Special reading help

  •  Probably the strongest aspect of most residential centers, and that which makes them understandably very appealing to the bench, and referral agencies, is the school program, and the assurance that the youngster will have to attend school. In addition, most residential centers have special ed. curriculums, and the ability to offer special help in areas where the youth demonstrates weakness. A particular youth may also be more willing to admit to reading difficulties in a setting away from his normal peer group, where the embarrassment of being “slow” is often so strong as to lead the youngster away from any help that is offered. (major point: the apparent short term solution lets the local school folks, the referring agency, the family, local education advocates, etc. off the hook, and delays reintegration into whatever special program can be devised to help a youngster with his academic shortcomings. In addition, just as with therapy, appropriate services are dependent upon happening to find the right match – seldom is the school at a residential center looked into (evaluated) to the extent it needs to be – the assumption is that it is certified therefore it is appropriate. It is always easier to buy into the assumption, than to check it out. )
  •  In the community, we have the opportunity to individualize the youngster’s reading program to whatever extent is necessary in addition to interfacing with the public school that is responsible for either providing the service, or assisting in its funding. (major point: again the issue of mutual accountability and responsibility – family, referring agency, school, legal reps. , etc. all have the opportunity/responsibility to assure the development of an appropriate program. )

Closer relationship with mother

  •  If the residential center is close enough, and is so motivated, they certainly can provide help in this area to the extent their staff is able to do so. They will probably have therapists that are certified, and hopefully experienced in working with similar situations. (major point: again, no choice – dependent on who happens to work with that particular agency, their perception of the family dynamics, their skill level in both assessing and providing treatment – all these things are beyond the control of the youth, his family, and, usually, the referring agency. )
  •  In the community, again we have the opportunity to shop for the appropriate service, to involve the family in that process (that may include confronting the family if they choose to remain in a passive-victim mode – but then isn’t that part of treatment?), and to establish a level of mutual accountability that is virtually impossible when a youngster’s in residential placement outside of his home community. (major point: as with the other areas, it is mutual accountability, utilization of local resources, dealing with community realities, etc. )

Likewise with visiting dad and participating in track and field, placement away from home just delays the inevitable, allows agency workers to maintain an “out of sight, out of mind” mindset, minimizes the importance of work with the family unit, and does nothing to stimulate the creation of new programming at the community level. So why is it the way it is? – some thoughts:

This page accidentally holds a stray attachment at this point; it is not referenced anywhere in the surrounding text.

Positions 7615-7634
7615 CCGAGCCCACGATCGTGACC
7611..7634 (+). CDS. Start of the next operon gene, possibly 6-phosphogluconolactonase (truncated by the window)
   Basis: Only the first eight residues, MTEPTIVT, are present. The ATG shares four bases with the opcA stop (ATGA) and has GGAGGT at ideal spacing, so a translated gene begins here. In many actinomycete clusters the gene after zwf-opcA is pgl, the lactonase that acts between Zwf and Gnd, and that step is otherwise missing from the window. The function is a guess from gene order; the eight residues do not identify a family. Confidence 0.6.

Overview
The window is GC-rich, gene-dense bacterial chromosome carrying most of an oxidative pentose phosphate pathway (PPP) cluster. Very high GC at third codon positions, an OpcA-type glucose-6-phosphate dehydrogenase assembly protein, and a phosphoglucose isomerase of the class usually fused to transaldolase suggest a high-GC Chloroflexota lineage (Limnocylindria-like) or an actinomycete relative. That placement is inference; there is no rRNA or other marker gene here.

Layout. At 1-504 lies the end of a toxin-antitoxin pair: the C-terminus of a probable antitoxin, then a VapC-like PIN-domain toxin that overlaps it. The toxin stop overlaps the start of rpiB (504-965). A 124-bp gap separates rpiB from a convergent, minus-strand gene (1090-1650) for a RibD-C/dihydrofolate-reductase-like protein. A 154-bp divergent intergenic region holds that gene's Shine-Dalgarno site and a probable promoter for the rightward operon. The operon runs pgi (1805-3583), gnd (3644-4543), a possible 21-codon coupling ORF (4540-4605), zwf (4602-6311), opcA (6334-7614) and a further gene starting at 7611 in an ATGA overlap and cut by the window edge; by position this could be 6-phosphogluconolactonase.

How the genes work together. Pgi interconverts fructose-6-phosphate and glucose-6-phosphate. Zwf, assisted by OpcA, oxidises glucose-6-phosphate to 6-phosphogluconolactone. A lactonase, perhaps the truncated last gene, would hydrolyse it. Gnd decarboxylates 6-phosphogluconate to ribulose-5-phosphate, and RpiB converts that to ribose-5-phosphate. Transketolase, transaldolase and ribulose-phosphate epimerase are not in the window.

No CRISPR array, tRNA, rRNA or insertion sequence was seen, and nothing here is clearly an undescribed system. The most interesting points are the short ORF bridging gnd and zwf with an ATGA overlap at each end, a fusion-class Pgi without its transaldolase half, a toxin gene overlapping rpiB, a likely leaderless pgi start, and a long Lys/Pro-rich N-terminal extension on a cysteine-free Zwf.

1. It’s easier – facility placements are quite seductive – they provide workers, judges, clinicians (and often families) with the illusion of safety and security. Criminal acts that occur in facilities are, more often than not, handled administratively, and the sending Court/Agency is often never aware of them. If the acting out becomes too disruptive, the youngster is discharged, and the Court/Agency is left with the next dilemma – how can we get him placed somewhere else, which essentially means:  “how can we create a referral package that makes this youngster sound as if he is amenable to the particular modality that is practiced at that facility, and minimizes the acting out that just resulted in his discharge. ”
  2. Community work is difficult – the range of variables that one must address in the community are at times overwhelming for workers, especially those workers that come from environments that are at the opposite end of the economic spectrum, or who feel some fear working in those environs. No worker should be expected to put themselves in harms way – however, if we are going to genuinely confront youth, family, and community dynamics, we must hire folks who are not intimidated in that setting. Too often, due to certification requirements, past hiring practices, etc., we bypass quality grassroots resources, and become overly dependent on paper qualifications of staff whose life experiences are not conducive to functioning in the homes and communities of many of our youth. What results are either workers that are overly judgmental and punitive, or workers that become so passive and overwhelmed that they are, in fact, enablers. The ability to reject behavior without rejecting the person(s) is the foundation for all relevant treatment, be it therapy, parenting, teaching, job supervision, whatever. We have done poorly in the selection of appropriate staff, of contracting with appropriate agencies, of holding folks accountable, and of supporting staff in understanding where their particular skills lie, and where they can be most effective.